Let me know via the contact form above or by clicking reply to any of my newsletters.
The last time I challenged myself to write a fantasy flash fiction story every day for 30 days, I created a lot of stories. Not all were finished, of course, but since then, I've polished many of them into complete stories.
Now it's time to set myself another challenge. I'm not sure how long I'll continue this time, but I hope to start (and sometimes finish) a lot of new short stories. They won't all be good, of course, but in my experience, some of them will be worth publishing.
I'm devoting 20-30 minutes a day to this, which is outside my regular writing schedule. When I can, I'll work on this challenge when travelling or in the intervals when I'm waiting for something else to happen.
I'll be writing the stories by hand.
A friend created AI-generated images based on the cover of Fire Rising, and this was one of the results. I plan to experiment, too. What do you think?
The zaniest SF book I've read is The Hitchhiker's Guide to the Galaxy by Douglas Adams. It's just very funny. Actually, I think the radio series (BBC Radio 4) is the best. The book comes second. I'd place the TV series in third place. The worst of the franchise is the film, which I didn't enjoy and didn't finish watching.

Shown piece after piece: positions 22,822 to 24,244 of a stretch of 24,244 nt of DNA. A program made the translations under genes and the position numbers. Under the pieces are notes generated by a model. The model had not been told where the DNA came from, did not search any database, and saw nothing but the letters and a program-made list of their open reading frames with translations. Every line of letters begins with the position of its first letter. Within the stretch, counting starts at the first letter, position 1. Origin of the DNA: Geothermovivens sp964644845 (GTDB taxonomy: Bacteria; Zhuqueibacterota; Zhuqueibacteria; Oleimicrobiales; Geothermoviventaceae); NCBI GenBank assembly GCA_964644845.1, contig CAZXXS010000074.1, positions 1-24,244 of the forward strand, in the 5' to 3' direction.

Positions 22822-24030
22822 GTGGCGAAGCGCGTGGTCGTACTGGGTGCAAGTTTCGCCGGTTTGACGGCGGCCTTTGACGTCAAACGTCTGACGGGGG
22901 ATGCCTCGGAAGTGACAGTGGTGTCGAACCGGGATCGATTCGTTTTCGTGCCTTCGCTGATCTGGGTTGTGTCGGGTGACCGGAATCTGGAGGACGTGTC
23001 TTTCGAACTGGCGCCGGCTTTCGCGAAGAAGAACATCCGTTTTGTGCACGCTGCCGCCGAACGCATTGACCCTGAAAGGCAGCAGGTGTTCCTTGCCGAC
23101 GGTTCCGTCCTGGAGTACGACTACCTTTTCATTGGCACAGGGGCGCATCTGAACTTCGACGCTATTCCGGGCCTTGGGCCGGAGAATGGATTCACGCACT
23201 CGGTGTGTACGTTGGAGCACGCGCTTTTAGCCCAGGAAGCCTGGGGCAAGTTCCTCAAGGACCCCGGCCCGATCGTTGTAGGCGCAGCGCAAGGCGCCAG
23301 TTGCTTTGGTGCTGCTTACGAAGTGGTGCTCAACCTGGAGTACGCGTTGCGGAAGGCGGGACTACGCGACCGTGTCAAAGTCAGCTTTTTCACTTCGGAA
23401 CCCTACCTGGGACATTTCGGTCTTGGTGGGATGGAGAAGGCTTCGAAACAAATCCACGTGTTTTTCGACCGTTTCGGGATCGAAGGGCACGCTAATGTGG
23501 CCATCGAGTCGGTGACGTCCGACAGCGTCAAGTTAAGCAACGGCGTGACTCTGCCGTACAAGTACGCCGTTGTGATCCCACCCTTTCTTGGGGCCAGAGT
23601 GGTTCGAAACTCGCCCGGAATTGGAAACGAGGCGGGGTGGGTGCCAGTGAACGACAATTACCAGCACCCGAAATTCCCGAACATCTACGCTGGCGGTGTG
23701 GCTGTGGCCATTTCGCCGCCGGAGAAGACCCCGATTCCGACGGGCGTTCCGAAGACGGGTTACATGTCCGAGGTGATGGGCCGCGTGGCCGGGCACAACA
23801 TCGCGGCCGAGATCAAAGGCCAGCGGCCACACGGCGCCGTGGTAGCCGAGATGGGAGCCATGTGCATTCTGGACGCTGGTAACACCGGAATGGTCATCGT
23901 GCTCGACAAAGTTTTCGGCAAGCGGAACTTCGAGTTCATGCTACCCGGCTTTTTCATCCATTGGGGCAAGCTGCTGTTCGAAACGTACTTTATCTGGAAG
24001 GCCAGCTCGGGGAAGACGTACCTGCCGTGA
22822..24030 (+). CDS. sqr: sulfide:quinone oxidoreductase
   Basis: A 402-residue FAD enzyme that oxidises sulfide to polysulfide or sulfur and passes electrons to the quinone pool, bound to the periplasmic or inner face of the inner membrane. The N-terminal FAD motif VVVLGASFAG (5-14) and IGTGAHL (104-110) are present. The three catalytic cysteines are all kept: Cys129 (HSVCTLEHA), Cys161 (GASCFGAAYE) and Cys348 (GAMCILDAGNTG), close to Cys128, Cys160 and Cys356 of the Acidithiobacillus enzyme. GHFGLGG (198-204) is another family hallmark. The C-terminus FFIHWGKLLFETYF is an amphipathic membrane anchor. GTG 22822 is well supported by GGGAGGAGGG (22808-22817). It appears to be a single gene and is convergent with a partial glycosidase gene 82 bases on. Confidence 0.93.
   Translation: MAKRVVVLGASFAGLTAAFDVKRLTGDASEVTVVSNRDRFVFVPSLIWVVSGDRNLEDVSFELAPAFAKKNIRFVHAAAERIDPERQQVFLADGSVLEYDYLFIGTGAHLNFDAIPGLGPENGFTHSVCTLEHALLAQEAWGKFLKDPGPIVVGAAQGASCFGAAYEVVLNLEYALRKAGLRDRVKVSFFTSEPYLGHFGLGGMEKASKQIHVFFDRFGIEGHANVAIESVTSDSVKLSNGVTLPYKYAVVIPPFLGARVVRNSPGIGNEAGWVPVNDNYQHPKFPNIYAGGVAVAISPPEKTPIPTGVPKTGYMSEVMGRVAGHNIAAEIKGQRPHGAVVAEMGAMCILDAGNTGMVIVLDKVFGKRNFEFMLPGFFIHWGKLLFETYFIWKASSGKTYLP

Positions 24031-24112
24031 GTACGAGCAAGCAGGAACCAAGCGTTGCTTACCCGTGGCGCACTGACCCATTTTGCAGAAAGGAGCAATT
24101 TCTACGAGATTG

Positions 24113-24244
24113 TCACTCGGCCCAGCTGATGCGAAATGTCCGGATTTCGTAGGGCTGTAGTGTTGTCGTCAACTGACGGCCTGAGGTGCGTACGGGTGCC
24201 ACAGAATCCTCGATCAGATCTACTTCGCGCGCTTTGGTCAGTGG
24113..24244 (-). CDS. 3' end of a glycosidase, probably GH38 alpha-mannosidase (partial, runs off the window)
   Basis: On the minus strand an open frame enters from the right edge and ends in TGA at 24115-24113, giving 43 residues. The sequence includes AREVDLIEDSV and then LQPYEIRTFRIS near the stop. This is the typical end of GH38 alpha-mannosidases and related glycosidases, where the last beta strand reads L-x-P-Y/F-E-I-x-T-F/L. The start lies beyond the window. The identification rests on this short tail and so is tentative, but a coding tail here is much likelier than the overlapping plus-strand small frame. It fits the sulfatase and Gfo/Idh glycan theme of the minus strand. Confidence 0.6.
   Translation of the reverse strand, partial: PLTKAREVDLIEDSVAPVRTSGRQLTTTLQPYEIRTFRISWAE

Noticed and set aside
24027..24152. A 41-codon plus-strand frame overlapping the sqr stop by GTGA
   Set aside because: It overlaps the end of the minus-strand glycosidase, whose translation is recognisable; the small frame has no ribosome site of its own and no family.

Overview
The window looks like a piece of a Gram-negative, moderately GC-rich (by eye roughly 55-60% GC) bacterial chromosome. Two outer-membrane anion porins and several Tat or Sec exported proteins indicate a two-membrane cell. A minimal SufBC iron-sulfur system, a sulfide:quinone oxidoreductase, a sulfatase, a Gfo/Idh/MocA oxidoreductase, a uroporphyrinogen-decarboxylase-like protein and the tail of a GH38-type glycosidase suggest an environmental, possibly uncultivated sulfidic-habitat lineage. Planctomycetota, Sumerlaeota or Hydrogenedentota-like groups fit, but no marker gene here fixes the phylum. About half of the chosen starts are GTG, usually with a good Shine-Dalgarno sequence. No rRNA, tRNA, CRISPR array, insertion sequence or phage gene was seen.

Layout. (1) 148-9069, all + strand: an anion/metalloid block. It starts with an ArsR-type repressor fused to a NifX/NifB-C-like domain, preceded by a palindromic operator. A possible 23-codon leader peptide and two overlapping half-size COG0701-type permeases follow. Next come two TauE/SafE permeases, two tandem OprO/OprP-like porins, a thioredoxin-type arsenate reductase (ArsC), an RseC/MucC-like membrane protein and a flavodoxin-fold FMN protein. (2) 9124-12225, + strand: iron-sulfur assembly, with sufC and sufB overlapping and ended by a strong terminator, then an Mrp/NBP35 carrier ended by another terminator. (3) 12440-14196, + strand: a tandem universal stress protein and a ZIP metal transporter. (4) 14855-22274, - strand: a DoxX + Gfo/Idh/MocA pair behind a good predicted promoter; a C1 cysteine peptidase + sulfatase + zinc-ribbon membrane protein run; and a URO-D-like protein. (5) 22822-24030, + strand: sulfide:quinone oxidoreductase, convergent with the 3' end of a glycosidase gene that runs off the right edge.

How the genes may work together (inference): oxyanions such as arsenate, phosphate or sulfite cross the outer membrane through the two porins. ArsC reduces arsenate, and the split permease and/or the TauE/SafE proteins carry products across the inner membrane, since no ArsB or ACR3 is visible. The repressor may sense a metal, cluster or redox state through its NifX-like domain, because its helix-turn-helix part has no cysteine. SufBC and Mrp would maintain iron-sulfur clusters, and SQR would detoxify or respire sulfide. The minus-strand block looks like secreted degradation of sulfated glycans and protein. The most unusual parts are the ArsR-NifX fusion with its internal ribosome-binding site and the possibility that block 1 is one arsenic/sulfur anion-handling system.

I don't normally like comedy in fantasy/SF, but here it works well.
This is a hard choice, but I'm going to pick Ship of Magic by Robin Hobb. It's #1 in the Liveship Traders series. Althea Vestrit is denied her inheritance, a sentient sailing ship. It's a story of family politics and power, one that I didn't think I'd enjoy, but I did.
The rest of the Liveship Traders series is worth reading, too. Other sailing fantasy books I've enjoyed include The King's Buccaneer by Raymond E. Feist, and The Ice Schooner by Michael Moorcock, which is pulp fiction but fun. The Odyssey by Homer is obviously a classic, too.
This one has to be SF. I can't think of any 'x' for fantasy, except perhaps, Xena, warrior princess.
Xenology is the scientific study of alien biology and cultures, and the most enjoyable novel I can think of that involves the study of alien culture is The Interpreter by Brian W. Aldiss. Earth is enslaved by an alien race, and the protagonist is the chief interpreter. He's a person with a deep understanding of the alien race, and he has the chance to help free the planet.
Although I don't rate The Interpreter with Hothouse, one of Alidss's classics, I enjoyed his portrayal of the alien species.
The Old Forest at the edge of the Shire, with Tom Bombadil, and Fangorn, the home of the Treebeard and the ents are still two of my favourites, even though I don't read Tolkien so much nowadays.
Read more in Magic Forests in Fantasy and Myth.
Continue reading "A-Z of Fantasy (W) Favourite Fantasy Woods"